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Near real-time comprehension classification with artificial neural networks: decoding e-Learner non-verbal behaviour

Holmes, M and Latham, Annabel and Crockett, KC and O'Shea, James (2017) Near real-time comprehension classification with artificial neural networks: decoding e-Learner non-verbal behaviour. IEEE Transactions on Learning Technologies, 11 (1). pp. 5-12. ISSN 1939-1382

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Abstract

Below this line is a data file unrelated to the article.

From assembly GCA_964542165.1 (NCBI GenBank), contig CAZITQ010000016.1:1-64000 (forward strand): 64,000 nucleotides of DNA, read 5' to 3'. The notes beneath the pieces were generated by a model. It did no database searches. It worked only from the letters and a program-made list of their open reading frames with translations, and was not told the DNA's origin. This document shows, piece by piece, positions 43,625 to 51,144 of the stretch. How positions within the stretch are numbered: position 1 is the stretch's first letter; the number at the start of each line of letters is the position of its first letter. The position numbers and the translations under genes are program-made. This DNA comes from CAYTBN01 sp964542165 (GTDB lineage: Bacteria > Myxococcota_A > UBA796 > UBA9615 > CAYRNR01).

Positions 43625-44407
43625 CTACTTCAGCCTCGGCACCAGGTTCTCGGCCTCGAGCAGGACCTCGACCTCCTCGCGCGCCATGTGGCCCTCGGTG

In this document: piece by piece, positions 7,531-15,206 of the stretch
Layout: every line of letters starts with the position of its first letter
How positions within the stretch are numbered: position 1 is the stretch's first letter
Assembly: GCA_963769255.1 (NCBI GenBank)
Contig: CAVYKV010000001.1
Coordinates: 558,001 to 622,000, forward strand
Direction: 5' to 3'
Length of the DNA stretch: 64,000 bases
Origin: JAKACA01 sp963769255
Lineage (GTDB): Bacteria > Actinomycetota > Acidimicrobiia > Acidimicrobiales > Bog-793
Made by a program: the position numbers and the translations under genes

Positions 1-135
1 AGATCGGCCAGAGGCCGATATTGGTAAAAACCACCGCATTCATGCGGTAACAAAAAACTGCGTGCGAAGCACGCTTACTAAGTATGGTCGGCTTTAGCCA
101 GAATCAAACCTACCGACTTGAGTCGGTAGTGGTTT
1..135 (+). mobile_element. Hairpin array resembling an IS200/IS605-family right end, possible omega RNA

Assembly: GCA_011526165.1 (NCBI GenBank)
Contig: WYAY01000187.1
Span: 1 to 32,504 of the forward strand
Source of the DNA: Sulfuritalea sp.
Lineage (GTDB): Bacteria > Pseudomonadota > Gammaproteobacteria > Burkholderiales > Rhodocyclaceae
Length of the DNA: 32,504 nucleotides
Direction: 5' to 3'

Comprehension is an important cognitive state for learning. Human tutors recognise comprehension and non-comprehension states by interpreting learner non-verbal behaviour (NVB). Experienced tutors adapt pedagogy, materials and instruction to provide additional learning scaffold in the context of perceived learner comprehension. Near real-time assessment for e-learner comprehension of on-screen information could provide a powerful tool for both adaptation within intelligent e-learning platforms and appraisal of tutorial content for learning analytics. However, literature suggests that no existing method for automatic classification of learner comprehension by analysis of NVB can provide a practical solution in an e-learning, on-screen, context. This paper presents design, development and evaluation of COMPASS, a novel near real-time comprehension classification system for use in detecting learner comprehension of on-screen information during e-learning activities. COMPASS uses a novel descriptive analysis of learner behaviour, image processing techniques and artificial neural networks to model and classify authentic comprehension indicative non-verbal behaviour. This paper presents a study in which 44 undergraduate students answered on-screen multiple choice questions relating to computer programming. Using a front-facing USB web camera the behaviour of the learner is recorded during reading and appraisal of on-screen information. The resultant dataset of non-verbal behaviour and question-answer scores has been used to train artificial neural network (ANN) to classify comprehension and non-comprehension states in near real-time. The trained comprehension classifier achieved normalised classification accuracy of 75.8%.

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